See how the horrid Westgate House stands as a barrier at this point.

That lower section has lain empty for some years now, having one been home to, amongst others, the North East Traffic Area Office for the Department of Transport.

The road between Collingwood Buildings and the lower part of Westgate House is Pudding Chare, leading to the rear of the Newcastle Chronicle Newspaper building, and onwards to Bigg Market.

A small river, now hidden underground, flows beside the course of this narrow lane. Called the High or Pow Dene it is thought that it gave its name to this winding lane.

Here George Stephenson looks away from his grand station building towards Bolbec Hall and Mining Institute where he demonstrated his revolutionary ideas that lead to the railway.

You can see how he, and everything else in the vicinity, is dwarfed unnecessarily by Westgate House. Good riddance and hooray as it falls under the demolisher's hammer ball.

Here along Pudding Chare new construction is taking place. Some derelict warehouses and small workshops are being replaced with prestigious town housing. One original building is being kept, however. The small house adjacent to Rosemary Lane is being restored as part of the project.

The white edifice in the background is the Chronicle Newspaper building. The lane leading from cobbled St. John's Street to Pudding Chare is Rosemary Lane, as is the lane to the right from that rubbish skip, skirting the edge of St. John's Church ground.

The artist's impression on the signboard shows town flats with a curved corner at the Pudding Chare end, and a glazed roof section. It looks as if the new building will be about the same height as that old house.

This is the southward view from the alley leading towards Rosemary Lane. The rear of the Union Club is beyond the construction site at that old house gable end. Grainger's Station Hotel is just visible in the distance.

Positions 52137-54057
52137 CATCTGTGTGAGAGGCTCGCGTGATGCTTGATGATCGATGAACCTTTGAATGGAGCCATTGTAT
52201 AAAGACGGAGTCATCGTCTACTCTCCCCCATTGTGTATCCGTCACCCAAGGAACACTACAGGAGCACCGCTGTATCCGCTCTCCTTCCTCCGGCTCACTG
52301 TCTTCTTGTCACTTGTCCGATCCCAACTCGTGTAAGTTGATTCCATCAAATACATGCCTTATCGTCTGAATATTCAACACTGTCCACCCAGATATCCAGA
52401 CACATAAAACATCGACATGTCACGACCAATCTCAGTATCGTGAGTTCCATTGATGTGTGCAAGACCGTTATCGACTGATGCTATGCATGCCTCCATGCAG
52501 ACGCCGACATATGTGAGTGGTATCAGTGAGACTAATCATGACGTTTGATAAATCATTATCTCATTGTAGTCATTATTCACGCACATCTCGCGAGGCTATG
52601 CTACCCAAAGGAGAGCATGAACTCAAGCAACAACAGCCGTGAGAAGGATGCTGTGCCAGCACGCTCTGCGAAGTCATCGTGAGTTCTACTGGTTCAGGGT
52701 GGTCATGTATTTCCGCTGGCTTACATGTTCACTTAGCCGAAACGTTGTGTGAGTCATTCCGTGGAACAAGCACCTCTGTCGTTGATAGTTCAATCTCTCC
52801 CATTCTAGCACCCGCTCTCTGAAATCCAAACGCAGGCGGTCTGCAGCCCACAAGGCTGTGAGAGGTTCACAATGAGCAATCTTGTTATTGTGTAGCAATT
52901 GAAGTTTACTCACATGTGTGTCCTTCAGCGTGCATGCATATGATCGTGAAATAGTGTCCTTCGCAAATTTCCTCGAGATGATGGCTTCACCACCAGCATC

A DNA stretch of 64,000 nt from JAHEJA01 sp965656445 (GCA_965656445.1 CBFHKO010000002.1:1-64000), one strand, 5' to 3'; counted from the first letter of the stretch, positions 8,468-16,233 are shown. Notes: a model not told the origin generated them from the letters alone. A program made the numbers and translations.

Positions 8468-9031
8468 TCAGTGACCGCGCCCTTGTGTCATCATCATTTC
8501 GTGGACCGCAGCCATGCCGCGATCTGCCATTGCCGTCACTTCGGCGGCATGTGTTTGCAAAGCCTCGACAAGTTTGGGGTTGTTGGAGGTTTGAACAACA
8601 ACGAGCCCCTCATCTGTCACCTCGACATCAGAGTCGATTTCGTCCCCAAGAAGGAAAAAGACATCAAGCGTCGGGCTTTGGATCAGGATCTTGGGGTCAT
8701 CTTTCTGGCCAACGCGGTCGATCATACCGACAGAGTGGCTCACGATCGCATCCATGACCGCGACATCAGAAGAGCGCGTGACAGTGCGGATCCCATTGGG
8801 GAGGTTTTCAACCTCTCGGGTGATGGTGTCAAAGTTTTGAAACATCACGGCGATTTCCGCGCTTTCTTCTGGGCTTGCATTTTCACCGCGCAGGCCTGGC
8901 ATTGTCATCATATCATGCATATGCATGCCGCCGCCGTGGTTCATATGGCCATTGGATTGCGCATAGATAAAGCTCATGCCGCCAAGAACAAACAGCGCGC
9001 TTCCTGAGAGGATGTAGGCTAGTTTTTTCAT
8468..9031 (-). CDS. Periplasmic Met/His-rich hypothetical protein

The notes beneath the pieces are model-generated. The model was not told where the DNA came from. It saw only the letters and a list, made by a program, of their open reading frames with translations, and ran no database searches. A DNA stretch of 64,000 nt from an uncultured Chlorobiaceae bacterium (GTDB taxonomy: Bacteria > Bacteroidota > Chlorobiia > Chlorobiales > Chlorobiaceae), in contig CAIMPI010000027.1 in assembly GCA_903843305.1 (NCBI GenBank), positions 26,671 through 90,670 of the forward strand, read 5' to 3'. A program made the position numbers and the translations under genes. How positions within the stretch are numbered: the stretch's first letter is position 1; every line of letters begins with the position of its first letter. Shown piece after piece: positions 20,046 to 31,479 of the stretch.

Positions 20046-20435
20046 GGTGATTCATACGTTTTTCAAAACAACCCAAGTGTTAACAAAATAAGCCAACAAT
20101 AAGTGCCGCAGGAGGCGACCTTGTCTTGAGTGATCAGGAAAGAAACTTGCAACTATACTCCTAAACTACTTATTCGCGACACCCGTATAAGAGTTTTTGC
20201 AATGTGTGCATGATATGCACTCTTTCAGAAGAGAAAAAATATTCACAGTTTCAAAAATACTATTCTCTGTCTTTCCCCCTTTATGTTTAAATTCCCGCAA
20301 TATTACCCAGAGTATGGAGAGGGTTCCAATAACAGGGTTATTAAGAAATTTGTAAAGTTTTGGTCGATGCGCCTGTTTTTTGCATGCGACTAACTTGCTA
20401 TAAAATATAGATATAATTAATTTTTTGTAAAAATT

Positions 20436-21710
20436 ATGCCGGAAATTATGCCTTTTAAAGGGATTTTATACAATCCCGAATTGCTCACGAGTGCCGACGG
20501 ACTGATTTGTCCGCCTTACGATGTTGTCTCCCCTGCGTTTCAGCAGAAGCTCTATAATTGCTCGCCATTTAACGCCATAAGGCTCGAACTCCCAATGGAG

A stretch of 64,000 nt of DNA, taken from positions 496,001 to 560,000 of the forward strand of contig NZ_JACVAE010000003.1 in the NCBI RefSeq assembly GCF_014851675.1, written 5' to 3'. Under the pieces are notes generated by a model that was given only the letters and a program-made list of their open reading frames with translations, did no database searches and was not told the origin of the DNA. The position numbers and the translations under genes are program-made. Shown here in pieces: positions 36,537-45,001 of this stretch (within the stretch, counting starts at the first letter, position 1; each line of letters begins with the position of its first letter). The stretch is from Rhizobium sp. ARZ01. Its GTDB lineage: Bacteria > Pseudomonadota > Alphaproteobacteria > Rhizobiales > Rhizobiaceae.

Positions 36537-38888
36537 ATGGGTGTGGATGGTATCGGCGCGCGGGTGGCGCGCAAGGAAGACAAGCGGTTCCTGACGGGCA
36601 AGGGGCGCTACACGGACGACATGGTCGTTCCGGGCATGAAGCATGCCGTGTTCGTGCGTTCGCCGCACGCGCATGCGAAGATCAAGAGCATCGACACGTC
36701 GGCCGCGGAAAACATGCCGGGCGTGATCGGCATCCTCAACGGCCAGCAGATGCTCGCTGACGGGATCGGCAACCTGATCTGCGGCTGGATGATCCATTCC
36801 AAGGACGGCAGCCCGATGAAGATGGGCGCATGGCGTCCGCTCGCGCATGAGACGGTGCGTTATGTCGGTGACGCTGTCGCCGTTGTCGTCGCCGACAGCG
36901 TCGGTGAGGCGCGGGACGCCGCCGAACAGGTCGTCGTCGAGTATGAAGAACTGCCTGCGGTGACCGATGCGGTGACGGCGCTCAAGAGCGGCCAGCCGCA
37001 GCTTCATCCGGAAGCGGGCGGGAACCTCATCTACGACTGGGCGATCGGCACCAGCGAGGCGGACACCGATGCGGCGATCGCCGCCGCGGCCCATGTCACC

A short step away is this imposing construction, once the Trustee Savings Bank. Since July 2000 part of it has been occupied by the regional office of the Go-Ahead transport group, following a disastrous fire in Cale Cross House, that black coffin like structure beside the Tyne Bridge.

The Newcastle coat of arms on the front pediment and busy bees on the side are fitting icons for the Newcastle Savings Bank, later to become Trustee Savings Bank.  It is situated at the junction of Westgate Road and Grainger Street, running to the right. Just out of shot to the right is St. John's Church.

This view places St. John's on the right, the old TSB centre, the white Cross House in the distance, and on the left the corner of Douglas House, built by British Railways to house its eastern headquarters, but never used as such. On the corner is the pillar and ball that marked the entrance of the Royal Grammar School that existed here then later the Virgin Mary Hospital, itself removed to Rye Hill in 1844.

The remaining pillar was absorbed into "The Express" public house until 1972 when the present building was erected.

Click here to see high quality album copies of these and other photographs from the same shoot

If you should arrive here via a search, or be missing the navigation on the left hand side, click this button.

[Main Archive 1] [More 1] [More 2] [More 3] [More 4] [More 5] [More 6] [More 7] [More 8] [More 9] [Index]

Site and contents (unless otherwise stated) © Tim. Pickford-Jones and Timmonet, Newcastle upon Tyne, United Kingdom.